Looking at the table above we see $5.6 trillion in holdings being held by 8 firms. There is $0.3 trillion that cannot be valued objectively. This is 63% of the combined firms’ common equity. There is $4.1 trillion in Level 2 holdings which we would say are overstated by a minimum of 8-10%. This is 7.9x the combined firms’ common equity.

In summary, the banks, brokers, auditors, SEC, rating agencies and hedge funds will have their hands full trying to value $5.6 trillion in securities, 78.9% of which do not trade on a regular basis.

Allowing the free market to force a mark to market will create relentless write downs for this sector over the next few years. On the other hand continued denial results in perpetuating the twilight zone economy.

Wall Street getting squeezed by rising credit costs

Since mid-June 10-year Treasury yields have dropped 85 basis points to 4.32%, yet Wall Street’s borrowing costs are going up, as Bloomberg reported:

Wall Street is getting no benefit from the biggest bond market rally in five years.

Lehman Brothers Holdings Inc. faces higher borrowing costs today than it did in June, even after the steepest quarterly drop in U.S. Treasury yields since 2002 pushed interest rates down for everyone from Procter & Gamble Co. to AT&T Inc. Investors are so leery of Bear Stearns Cos. that its 10-year bonds trade at a discount to Colombia, the South American nation that’s barely investment grade. Goldman Sachs Group Inc. is being punished with a higher yield than Caterpillar Inc., the heavy-equipment maker.

The Big 5 investment banks are now paying 1.80%-2.35% over Treasurys on subordinated 10-year debt:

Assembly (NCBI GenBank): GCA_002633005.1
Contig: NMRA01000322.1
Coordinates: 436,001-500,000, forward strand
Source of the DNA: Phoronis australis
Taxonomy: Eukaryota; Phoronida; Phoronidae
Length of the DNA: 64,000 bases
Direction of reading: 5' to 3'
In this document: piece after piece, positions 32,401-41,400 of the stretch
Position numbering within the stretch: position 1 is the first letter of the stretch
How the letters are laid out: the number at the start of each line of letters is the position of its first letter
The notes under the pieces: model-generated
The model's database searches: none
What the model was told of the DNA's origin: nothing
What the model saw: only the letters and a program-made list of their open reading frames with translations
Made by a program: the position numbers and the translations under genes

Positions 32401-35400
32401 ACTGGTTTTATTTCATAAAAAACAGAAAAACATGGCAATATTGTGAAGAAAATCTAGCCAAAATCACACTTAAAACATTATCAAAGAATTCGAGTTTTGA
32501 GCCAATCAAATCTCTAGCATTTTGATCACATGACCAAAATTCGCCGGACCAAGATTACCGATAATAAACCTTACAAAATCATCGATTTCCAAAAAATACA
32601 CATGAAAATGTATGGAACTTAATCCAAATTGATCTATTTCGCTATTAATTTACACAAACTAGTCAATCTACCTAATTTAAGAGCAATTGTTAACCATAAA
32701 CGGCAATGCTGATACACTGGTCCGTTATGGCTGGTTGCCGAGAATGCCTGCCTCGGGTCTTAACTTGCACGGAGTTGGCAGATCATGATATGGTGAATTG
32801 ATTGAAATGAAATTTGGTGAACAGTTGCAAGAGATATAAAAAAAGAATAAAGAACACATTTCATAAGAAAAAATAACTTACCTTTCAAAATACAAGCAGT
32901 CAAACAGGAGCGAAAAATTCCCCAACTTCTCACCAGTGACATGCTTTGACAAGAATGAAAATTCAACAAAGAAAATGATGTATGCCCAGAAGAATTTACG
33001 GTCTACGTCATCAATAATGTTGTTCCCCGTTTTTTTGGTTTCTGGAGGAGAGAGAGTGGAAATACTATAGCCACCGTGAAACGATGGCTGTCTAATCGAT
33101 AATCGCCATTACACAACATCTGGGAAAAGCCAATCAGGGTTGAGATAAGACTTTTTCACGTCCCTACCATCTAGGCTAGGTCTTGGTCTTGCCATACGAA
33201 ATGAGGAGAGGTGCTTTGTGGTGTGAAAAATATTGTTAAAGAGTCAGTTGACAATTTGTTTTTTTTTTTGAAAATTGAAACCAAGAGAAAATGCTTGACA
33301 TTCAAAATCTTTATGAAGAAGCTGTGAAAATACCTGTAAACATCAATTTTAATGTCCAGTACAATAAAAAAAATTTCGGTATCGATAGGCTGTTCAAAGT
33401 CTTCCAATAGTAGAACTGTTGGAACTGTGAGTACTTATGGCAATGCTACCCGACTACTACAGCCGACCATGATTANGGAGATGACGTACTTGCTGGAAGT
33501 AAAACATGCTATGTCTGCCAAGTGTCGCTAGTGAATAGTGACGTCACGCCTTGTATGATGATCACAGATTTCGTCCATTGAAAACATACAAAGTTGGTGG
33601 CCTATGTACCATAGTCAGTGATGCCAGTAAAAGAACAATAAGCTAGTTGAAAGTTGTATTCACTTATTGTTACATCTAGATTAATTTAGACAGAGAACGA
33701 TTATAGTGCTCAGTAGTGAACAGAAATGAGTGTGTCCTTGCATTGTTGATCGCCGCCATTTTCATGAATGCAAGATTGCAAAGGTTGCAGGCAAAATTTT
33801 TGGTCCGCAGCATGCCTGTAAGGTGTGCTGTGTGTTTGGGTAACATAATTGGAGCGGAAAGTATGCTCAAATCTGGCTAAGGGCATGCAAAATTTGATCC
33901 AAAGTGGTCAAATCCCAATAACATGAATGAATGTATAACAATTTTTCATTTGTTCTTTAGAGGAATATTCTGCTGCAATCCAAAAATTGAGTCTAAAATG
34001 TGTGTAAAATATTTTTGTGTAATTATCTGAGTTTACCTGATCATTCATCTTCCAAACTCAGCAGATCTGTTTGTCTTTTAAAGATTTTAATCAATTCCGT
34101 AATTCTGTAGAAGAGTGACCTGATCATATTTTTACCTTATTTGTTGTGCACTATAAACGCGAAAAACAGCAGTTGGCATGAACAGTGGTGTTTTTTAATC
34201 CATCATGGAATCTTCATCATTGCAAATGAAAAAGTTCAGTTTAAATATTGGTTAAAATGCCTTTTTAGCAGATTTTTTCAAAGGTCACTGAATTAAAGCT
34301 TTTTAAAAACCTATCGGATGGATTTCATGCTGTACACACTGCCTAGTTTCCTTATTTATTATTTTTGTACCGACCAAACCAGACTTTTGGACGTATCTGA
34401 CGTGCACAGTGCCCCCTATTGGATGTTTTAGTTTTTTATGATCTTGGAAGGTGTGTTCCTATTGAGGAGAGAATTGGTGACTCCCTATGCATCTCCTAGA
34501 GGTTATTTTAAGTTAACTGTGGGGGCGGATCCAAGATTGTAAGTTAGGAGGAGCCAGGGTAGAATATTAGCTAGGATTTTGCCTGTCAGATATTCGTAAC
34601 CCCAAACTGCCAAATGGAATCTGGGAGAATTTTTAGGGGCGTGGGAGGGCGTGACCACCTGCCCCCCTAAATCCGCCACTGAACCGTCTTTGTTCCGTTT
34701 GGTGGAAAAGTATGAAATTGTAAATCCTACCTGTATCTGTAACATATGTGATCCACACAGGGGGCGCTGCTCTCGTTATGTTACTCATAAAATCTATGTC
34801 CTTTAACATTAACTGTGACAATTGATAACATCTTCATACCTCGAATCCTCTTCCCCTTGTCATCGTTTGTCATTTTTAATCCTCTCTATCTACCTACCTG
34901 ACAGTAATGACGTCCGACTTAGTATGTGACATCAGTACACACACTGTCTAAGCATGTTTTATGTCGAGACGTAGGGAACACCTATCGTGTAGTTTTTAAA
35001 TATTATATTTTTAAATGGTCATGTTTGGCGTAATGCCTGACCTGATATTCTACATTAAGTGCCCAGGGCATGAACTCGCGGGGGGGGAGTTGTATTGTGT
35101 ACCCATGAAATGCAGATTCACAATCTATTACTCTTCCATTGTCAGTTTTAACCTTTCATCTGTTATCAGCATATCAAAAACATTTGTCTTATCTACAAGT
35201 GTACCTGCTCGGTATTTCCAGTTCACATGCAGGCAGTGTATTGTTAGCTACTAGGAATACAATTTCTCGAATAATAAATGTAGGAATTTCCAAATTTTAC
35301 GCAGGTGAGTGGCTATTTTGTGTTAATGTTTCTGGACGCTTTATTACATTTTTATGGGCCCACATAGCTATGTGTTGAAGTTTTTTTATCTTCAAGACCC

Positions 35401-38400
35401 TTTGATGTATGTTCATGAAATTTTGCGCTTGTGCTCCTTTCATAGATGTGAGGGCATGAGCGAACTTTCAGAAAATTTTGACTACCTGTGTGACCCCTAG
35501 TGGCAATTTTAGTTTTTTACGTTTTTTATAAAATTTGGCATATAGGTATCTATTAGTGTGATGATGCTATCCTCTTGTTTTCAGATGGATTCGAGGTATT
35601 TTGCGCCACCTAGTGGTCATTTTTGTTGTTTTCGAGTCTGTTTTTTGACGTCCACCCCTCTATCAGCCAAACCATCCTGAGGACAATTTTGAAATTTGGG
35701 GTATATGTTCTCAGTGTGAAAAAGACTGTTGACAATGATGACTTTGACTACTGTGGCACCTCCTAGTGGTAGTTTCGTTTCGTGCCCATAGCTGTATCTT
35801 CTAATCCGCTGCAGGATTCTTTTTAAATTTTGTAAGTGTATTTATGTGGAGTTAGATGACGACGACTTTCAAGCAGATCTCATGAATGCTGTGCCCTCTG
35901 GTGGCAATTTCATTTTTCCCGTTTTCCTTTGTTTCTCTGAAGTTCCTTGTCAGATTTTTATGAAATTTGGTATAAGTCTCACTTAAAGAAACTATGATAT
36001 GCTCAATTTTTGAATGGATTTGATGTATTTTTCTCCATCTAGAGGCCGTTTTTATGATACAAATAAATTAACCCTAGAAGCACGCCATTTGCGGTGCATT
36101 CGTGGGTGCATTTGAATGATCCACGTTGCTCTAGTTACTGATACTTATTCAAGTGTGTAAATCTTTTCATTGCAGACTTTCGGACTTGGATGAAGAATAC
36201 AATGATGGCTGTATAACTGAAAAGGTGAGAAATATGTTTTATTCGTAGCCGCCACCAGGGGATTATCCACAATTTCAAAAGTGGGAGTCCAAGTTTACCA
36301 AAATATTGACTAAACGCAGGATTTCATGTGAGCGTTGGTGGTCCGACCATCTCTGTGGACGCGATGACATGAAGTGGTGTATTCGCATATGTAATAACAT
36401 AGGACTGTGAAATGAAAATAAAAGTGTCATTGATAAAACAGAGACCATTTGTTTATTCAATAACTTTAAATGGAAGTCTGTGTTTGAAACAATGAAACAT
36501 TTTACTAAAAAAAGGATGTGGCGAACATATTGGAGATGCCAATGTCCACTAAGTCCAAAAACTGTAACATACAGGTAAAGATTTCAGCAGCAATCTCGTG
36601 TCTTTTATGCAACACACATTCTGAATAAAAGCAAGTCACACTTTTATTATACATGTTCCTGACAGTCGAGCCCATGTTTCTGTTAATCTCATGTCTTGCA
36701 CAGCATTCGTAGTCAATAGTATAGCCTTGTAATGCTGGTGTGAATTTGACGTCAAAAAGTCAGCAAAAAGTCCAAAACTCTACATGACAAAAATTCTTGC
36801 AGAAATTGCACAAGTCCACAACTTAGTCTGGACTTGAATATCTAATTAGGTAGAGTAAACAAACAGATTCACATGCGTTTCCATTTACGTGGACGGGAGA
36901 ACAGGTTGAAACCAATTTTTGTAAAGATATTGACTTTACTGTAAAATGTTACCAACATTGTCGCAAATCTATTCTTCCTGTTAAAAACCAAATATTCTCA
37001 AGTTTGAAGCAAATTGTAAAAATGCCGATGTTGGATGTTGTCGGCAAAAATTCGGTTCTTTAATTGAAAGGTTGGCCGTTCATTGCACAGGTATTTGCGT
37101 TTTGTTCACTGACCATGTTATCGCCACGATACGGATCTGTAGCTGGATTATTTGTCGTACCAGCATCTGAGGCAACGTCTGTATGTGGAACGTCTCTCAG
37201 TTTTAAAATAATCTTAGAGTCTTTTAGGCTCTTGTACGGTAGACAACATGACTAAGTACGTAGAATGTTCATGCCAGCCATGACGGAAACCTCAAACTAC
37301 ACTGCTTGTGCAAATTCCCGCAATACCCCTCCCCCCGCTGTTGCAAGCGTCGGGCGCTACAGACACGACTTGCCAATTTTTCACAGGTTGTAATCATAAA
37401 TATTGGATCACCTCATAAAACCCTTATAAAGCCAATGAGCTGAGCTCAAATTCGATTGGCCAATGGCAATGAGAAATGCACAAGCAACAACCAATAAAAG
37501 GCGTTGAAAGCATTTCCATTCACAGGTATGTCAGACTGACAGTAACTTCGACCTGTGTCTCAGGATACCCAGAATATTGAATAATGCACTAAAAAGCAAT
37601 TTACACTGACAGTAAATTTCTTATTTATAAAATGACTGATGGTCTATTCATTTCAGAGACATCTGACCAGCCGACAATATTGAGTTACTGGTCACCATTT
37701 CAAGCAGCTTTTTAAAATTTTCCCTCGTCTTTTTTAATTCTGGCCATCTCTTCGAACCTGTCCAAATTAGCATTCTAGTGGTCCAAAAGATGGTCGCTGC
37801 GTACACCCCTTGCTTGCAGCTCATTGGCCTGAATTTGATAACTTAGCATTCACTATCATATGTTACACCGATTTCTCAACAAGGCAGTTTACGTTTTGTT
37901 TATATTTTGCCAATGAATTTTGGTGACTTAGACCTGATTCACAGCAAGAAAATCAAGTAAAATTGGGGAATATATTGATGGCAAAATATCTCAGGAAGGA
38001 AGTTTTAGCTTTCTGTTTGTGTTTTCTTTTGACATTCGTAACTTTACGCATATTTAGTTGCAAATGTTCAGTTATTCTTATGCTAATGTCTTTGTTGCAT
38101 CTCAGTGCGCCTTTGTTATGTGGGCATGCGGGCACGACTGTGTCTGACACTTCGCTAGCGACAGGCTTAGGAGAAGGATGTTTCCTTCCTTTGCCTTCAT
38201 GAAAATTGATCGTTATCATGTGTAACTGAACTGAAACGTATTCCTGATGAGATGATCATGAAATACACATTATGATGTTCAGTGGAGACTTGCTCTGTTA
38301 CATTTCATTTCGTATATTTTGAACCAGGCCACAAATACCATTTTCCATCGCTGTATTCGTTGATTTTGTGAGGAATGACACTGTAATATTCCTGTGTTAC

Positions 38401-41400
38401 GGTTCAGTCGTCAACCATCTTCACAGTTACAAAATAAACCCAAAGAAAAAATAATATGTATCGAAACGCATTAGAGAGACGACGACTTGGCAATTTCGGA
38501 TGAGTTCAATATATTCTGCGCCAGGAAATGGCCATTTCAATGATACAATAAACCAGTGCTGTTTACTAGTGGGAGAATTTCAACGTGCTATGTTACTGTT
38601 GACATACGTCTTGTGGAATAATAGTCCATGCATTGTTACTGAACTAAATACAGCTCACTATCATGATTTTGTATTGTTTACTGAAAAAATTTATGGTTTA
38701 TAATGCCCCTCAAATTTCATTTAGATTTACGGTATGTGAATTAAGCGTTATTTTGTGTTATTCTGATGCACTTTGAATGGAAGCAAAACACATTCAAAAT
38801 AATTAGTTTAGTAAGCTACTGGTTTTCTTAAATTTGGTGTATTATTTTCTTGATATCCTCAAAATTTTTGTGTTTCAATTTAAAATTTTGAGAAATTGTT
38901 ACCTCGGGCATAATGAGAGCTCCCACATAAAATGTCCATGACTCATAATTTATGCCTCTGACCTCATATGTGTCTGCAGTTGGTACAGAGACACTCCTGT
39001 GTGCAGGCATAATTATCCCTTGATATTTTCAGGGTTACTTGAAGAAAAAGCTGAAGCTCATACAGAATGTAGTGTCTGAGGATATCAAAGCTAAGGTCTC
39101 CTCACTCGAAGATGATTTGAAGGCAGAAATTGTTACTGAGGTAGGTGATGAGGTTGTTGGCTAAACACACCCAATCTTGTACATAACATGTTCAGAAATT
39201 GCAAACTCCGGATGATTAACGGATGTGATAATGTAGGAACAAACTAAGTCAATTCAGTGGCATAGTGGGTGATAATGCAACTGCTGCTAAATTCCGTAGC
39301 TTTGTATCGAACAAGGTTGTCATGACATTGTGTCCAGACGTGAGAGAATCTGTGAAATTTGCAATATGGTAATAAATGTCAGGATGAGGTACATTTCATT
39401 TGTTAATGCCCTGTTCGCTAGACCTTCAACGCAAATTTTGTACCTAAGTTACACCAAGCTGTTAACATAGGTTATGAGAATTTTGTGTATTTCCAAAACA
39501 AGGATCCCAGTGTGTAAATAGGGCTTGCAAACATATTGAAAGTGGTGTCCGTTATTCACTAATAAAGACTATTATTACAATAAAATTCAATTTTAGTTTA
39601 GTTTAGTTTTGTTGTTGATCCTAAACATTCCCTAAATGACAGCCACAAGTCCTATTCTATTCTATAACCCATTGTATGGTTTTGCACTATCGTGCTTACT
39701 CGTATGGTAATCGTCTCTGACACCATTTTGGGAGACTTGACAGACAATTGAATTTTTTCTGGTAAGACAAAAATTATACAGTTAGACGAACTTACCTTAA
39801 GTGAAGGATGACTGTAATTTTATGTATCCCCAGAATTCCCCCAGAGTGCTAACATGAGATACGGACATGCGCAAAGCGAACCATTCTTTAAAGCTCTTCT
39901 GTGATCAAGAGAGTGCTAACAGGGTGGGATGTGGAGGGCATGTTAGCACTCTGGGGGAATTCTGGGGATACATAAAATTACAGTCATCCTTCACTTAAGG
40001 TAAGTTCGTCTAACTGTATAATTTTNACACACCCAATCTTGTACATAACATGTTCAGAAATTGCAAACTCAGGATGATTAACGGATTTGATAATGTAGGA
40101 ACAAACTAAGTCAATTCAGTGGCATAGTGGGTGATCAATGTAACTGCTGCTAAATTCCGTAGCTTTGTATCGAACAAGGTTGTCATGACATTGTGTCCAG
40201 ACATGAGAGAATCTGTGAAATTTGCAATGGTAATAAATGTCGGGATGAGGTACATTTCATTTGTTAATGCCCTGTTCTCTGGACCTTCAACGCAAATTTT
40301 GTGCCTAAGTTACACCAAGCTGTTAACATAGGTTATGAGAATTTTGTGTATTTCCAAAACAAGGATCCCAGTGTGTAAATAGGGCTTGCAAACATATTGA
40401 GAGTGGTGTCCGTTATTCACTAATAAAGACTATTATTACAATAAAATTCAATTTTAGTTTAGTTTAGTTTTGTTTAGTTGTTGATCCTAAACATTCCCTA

Goldman Sachs 6.25% senior notes due 9/2017: 6.040%
Morgan Stanley 5.45% senior notes due 1/2017: 5.926%
Goldman Sachs 5.625% subordinated notes due 1/2017: 6.167%
Merrill Lynch 5.7% subordinated notes due 5/2017: 6.110%
Lehman Bros 5.75% subordinated notes due 1/2017: 6.658%
Bear Stearns 5.55% subordinated notes due 1/2017: 6.720%

Higher borrowing costs will take a bite out of profits:

The explosion in credit spreads on Wall Street may take an even heavier toll on profit next year, when the five firms have almost $133 billion of bonds maturing, according to data compiled by Bloomberg. Bond indexes maintained by Merrill show that the cost of refinancing that debt has swelled by about $1.3 billion since the beginning of 2007, excluding the cushioning effect of any interest-rate hedges.

“Any securities firm is an institution that requires access to capital to fund itself,” said Mitch Stapley, who helps manage $12.7 billion at Fifth Third Asset Management in Grand Rapids, Michigan. Wider spreads “will impact their profitability,” he said.
Goldman is the only firm to have distributed its refinancing obligations so there’s no outsized amount of debt coming due in a single year.

Merrill has $42 billion of bonds maturing next year, the most on Wall Street and about 50 percent more than in 2009. Morgan Stanley is next at $34 billion.

$1.3 billion in extra borrowing costs pale next to a combined $30.6 billion in combined net income in 2006. Still, the boom in Wall Street profits appears to be over; net income as recently as 2004 was a more pedestrian $17.2 billion.

As Lloyd Blankfein warned in June, an end to the days of cheap credit wouldn’t be pretty for Wall Street:

Goldman CEO Lloyd Blankfein, who led the firm to a Wall Street record $9.54 billion in earnings last year, said in June that low interest rates and easy credit helped fuel the five-year boom in real estate, LBOs and emerging-market investments. He also warned them what to expect when spreads widen.

You’d see “a lot of that wealth, which was created over the years, unravel very quickly,” he said at a June 27 conference at the New York Stock Exchange. “You wouldn’t enjoy that.”

My comment: The investment banks are caught in a vice – bad bets being exposed, business drying up, lenders getting nervous, and financing costs going up.

Pimco’s Gross buys Goldman, Merrill, Deutsche debt

Bill Gross upgrades his financial establishment membership to silver status. Article on Bloomberg.

While publicly supporting baseball, motherhood, and “fiscal” bailouts for homebuyers on margin who bet the ranch and lost, his actions belie any thought he’d turn down a handout to Wall Street if his investments seemed in the least bit threatened.

WordPress Themes